“Judges § 6.2—Discipline—Grounds—Willful Misconduct—Elements.—Willful misconduct is the most serious basis for censure or removal of a judge (Cal. Const., art. VI, §18, subd. (d)). Willful misconduct is (1) unjudicial conduct that is (2) committed in bad faith (3) by a judge acting in his or her judicial capacity. Failure to comply with the California Code of Judicial Ethics is generally considered to constitute unjudicial conduct. A judge acts in bad faith only by (1) performing a judicial act for a corrupt purpose (which is any purpose other than the faithful discharge of judicial duties), (2) performing a judicial act with knowledge that the act is beyond the judge’s lawful judicial power, or (3) performing a judicial act that exceeds the judge’s lawful power with a conscious disregard for the limits of the judge’s authority. Making false representations to the court in order to obtain money reflects a corrupt purpose.”

    NO REALLY, A-L-M-O-S-T stealing is really bad:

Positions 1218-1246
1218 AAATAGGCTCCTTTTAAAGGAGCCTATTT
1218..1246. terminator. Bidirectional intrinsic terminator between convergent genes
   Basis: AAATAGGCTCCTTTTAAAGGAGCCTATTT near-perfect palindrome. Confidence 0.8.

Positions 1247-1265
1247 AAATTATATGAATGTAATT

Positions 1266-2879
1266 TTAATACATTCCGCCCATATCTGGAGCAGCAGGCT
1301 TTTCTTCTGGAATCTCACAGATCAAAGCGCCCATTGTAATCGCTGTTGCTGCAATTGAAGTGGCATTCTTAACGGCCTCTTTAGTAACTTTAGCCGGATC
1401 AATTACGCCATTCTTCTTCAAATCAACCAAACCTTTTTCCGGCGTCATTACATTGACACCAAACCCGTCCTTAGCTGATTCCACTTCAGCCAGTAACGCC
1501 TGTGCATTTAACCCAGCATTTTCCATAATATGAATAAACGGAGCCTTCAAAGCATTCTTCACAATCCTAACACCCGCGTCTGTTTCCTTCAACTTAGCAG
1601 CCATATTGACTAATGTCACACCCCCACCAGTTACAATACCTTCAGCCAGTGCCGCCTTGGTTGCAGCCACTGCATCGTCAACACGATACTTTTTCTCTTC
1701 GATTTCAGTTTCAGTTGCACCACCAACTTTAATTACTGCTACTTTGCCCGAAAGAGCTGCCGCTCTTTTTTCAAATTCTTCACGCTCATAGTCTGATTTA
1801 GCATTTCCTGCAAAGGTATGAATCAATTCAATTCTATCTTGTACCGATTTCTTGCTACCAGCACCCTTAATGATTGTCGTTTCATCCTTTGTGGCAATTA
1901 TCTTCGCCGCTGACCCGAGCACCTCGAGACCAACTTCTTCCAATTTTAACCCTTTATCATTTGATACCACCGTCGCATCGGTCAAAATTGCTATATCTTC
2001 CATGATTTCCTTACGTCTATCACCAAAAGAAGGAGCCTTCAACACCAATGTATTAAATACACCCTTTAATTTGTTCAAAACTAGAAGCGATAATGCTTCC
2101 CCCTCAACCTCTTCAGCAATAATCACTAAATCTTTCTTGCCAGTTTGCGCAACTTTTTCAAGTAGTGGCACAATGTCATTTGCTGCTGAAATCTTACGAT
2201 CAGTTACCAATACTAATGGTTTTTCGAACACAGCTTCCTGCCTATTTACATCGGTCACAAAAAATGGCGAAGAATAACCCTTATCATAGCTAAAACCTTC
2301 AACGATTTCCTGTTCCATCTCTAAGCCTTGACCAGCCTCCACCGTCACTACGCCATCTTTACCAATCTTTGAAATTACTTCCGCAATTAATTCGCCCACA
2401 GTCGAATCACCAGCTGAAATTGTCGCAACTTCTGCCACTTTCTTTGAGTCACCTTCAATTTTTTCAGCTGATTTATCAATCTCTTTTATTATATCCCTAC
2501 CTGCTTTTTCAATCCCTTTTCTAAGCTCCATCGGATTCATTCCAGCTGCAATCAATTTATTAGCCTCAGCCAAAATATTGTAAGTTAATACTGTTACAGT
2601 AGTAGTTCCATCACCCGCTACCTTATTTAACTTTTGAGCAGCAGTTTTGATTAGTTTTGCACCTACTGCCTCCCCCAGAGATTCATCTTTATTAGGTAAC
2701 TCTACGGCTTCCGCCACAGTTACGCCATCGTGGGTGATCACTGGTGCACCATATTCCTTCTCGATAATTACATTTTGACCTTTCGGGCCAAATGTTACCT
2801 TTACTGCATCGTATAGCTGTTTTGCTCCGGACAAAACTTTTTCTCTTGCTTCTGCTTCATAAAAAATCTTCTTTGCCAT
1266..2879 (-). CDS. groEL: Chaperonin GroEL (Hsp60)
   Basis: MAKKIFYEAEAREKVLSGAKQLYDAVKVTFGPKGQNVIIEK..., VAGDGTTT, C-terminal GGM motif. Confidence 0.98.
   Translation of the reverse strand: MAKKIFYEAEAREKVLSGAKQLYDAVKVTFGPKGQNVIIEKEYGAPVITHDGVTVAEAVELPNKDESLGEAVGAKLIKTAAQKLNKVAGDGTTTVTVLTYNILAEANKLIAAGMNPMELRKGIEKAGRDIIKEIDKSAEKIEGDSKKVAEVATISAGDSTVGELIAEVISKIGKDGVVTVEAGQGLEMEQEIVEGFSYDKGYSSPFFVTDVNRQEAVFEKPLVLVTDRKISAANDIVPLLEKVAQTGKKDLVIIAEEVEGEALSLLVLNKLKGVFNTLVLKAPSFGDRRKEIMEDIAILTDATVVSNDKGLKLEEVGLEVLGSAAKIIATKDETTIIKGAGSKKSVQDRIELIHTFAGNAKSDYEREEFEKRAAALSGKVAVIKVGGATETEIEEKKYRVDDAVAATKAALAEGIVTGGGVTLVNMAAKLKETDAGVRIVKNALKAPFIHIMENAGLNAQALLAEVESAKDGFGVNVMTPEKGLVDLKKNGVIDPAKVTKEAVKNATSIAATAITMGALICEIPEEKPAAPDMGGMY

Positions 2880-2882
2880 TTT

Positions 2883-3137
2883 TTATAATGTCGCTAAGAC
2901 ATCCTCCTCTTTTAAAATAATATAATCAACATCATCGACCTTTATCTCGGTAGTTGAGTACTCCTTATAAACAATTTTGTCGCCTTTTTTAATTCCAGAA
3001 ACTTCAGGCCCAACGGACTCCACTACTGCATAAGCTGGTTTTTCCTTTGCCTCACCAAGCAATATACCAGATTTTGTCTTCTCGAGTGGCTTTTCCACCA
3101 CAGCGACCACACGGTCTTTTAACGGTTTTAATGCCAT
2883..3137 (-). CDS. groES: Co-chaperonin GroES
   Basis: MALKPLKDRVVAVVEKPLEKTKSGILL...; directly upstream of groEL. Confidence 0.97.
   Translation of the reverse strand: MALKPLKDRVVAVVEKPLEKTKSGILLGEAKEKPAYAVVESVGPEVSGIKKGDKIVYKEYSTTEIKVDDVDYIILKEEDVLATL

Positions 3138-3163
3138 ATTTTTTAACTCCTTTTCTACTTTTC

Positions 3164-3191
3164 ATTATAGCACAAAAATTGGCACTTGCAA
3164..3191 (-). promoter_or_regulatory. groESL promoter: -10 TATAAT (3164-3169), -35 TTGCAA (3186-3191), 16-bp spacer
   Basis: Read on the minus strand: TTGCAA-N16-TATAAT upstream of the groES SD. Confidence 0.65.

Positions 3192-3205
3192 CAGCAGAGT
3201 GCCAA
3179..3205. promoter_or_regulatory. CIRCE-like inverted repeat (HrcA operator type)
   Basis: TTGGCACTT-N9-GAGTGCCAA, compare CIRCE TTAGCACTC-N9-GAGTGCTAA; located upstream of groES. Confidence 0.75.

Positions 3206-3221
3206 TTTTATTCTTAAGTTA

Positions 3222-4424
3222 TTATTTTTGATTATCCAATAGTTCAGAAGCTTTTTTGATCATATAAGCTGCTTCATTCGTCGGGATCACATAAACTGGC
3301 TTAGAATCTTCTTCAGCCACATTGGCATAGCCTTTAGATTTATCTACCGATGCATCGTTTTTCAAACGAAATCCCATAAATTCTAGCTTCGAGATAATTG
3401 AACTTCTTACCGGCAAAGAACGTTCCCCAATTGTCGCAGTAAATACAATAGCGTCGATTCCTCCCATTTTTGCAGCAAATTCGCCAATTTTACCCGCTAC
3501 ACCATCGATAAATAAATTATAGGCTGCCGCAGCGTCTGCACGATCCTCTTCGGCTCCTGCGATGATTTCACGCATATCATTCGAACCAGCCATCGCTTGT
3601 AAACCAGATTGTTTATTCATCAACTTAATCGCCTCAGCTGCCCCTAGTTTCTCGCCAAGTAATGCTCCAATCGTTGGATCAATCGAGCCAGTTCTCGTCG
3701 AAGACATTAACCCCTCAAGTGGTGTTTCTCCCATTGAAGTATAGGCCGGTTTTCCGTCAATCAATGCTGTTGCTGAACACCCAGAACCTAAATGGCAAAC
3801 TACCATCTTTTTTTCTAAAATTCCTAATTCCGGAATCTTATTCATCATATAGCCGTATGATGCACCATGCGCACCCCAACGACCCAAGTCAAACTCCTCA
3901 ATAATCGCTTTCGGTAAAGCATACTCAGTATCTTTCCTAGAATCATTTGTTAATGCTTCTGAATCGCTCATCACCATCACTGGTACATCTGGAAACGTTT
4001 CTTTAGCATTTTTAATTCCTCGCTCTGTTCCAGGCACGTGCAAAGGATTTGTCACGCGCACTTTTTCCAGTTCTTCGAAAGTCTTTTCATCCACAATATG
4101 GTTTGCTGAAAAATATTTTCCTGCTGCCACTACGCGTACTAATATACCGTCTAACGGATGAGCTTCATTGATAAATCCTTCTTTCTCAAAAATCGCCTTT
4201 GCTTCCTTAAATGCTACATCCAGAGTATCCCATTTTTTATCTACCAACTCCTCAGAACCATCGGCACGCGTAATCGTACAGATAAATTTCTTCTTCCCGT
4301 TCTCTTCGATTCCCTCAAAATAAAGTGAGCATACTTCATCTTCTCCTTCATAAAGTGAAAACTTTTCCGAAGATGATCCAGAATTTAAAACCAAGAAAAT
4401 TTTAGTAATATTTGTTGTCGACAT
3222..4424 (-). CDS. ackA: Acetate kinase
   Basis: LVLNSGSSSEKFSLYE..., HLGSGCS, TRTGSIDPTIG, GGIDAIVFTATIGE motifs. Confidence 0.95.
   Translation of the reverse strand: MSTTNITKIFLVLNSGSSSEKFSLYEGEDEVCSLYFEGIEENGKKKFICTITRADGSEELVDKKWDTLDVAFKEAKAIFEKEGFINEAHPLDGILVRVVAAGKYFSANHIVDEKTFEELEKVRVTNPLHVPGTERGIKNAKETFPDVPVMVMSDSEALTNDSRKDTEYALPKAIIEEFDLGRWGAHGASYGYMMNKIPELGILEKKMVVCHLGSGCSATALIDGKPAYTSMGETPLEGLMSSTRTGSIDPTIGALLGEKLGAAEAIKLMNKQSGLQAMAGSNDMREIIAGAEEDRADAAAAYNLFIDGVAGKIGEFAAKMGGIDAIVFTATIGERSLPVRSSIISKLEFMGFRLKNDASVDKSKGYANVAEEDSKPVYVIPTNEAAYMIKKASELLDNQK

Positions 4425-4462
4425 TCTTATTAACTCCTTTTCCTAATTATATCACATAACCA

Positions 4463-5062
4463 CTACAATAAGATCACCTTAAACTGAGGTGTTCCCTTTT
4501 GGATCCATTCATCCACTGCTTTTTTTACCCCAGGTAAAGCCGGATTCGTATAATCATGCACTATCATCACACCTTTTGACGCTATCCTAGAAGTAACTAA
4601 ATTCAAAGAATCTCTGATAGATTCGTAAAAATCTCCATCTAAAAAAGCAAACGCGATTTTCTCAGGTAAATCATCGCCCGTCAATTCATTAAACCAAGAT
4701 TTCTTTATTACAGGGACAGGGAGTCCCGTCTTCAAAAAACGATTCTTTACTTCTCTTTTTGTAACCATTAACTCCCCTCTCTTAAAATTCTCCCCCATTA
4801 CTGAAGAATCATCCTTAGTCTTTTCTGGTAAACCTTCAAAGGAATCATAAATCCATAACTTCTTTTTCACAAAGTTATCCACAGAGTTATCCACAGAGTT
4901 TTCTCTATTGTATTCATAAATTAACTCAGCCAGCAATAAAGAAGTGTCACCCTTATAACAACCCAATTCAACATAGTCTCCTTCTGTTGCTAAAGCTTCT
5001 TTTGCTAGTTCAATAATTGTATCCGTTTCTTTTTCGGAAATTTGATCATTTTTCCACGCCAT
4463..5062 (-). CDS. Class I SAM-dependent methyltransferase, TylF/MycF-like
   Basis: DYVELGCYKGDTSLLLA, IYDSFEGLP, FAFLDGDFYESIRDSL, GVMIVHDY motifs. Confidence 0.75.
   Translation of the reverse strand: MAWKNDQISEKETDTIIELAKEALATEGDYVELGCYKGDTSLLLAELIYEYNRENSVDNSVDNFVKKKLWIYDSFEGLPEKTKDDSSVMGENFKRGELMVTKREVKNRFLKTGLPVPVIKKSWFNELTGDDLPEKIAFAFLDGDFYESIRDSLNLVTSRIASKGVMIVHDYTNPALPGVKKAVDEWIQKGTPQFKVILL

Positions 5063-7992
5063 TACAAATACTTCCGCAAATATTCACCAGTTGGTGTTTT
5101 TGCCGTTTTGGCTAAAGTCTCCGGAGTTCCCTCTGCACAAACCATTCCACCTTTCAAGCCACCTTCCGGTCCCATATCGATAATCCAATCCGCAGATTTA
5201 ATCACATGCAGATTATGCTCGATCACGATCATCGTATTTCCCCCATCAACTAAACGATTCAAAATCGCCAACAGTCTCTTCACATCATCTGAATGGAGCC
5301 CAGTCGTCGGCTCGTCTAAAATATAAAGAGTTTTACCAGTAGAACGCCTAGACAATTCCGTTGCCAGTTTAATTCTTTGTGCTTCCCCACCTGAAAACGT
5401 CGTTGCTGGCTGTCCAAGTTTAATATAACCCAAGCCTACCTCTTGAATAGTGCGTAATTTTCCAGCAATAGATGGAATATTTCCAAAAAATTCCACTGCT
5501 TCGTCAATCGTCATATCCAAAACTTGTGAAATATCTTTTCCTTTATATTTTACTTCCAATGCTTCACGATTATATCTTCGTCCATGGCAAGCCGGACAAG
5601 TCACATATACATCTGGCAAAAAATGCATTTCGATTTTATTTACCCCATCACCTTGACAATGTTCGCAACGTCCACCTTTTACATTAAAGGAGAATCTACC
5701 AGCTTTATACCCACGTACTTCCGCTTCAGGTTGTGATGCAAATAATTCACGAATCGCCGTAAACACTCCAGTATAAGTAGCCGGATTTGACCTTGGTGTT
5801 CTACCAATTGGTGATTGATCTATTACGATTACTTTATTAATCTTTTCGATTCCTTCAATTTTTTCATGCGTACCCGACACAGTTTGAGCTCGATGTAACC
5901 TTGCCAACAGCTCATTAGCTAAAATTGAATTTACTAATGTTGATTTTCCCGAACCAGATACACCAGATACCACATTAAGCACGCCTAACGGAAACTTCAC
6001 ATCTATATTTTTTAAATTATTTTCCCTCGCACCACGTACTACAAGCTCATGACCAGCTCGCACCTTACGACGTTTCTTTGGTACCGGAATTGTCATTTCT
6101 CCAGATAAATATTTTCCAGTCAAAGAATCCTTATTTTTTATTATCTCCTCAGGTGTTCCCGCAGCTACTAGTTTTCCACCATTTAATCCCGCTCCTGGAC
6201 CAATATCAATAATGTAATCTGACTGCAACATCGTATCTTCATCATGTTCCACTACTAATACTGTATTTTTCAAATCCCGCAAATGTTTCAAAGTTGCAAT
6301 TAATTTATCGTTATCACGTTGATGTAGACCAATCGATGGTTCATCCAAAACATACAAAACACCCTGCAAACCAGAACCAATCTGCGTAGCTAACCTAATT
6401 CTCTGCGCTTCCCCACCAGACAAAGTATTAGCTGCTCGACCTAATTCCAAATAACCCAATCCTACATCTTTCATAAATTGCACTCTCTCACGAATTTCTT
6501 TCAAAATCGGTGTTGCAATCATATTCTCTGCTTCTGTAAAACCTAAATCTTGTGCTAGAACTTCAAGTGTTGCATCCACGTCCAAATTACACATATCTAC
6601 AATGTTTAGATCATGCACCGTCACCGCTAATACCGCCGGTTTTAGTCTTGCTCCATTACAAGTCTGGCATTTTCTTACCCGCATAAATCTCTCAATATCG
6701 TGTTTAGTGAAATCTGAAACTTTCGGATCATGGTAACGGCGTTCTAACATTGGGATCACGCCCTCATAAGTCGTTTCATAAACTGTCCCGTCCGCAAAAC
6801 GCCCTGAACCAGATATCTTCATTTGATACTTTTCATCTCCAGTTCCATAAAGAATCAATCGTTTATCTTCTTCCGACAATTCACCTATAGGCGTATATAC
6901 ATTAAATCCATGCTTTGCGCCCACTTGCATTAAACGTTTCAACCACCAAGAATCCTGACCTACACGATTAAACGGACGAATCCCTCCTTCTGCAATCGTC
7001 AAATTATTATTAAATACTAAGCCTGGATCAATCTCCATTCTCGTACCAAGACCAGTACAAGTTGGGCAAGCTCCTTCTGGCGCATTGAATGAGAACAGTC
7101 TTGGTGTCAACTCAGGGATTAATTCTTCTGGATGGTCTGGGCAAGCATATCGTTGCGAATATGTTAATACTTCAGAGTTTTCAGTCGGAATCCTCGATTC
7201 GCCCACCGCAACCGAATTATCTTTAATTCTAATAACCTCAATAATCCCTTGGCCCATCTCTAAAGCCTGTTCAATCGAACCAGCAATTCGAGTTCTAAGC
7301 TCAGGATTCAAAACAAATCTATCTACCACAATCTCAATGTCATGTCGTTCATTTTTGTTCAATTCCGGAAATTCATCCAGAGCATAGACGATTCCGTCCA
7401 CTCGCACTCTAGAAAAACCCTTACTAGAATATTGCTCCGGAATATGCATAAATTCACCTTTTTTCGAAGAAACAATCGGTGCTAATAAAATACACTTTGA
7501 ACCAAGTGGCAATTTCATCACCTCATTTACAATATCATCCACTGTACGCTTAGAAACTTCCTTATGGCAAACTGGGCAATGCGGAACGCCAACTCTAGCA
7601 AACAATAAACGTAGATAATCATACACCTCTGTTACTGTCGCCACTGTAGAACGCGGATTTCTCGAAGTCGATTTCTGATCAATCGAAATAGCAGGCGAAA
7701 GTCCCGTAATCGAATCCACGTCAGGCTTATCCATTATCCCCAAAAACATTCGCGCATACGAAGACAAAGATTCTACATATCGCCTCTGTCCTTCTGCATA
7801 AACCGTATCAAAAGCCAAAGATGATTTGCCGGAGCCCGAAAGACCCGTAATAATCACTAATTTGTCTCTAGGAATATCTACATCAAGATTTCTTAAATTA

“Judges § 6.2—Discipline—Grounds—Willful Misconduct—Attempt- ing to Obtain Money Through False Pretense.—A judge engaged in willful misconduct by sending an intentionally deceitful e-mail in an attempt to obtain court funds to which she was not entitled.

    Judges § 6—Discipline—Factors—Appreciation of Misconduct.— Contrition at the last opportunity has limited impact in comparison with well over a year of misrepresentations and excuses. Simply put, the judge’s purported acceptance of responsibility was too little too late.

    Judges § 6—Discipline—Factors—Likelihood of Future Miscon- duct.—A judge’s failure to appreciate or admit to the impropriety of his or her acts indicates a lack of capacity to reform.

    Judges § 6—Discipline—Factors—Prior Discipline.—The seriousness of the judge’s misconduct and subsequent lack of candor overshadow the judge’s lack of prior discipline.

    Judges § 6.2—Discipline—Factors—Impact on Judicial System.— Public faith in the integrity of the judicial system is seriously compro- mised by a judge who attempts to obtain money from the governmentthrough false pretense. Court staff must be able to rely on the truthful- ness of information provided by judicial officers. Judges uphold laws which require citizens to provide truthful information for purposes of obtaining funds from the government. A judge must follow and respect the same laws and standards that apply to the public.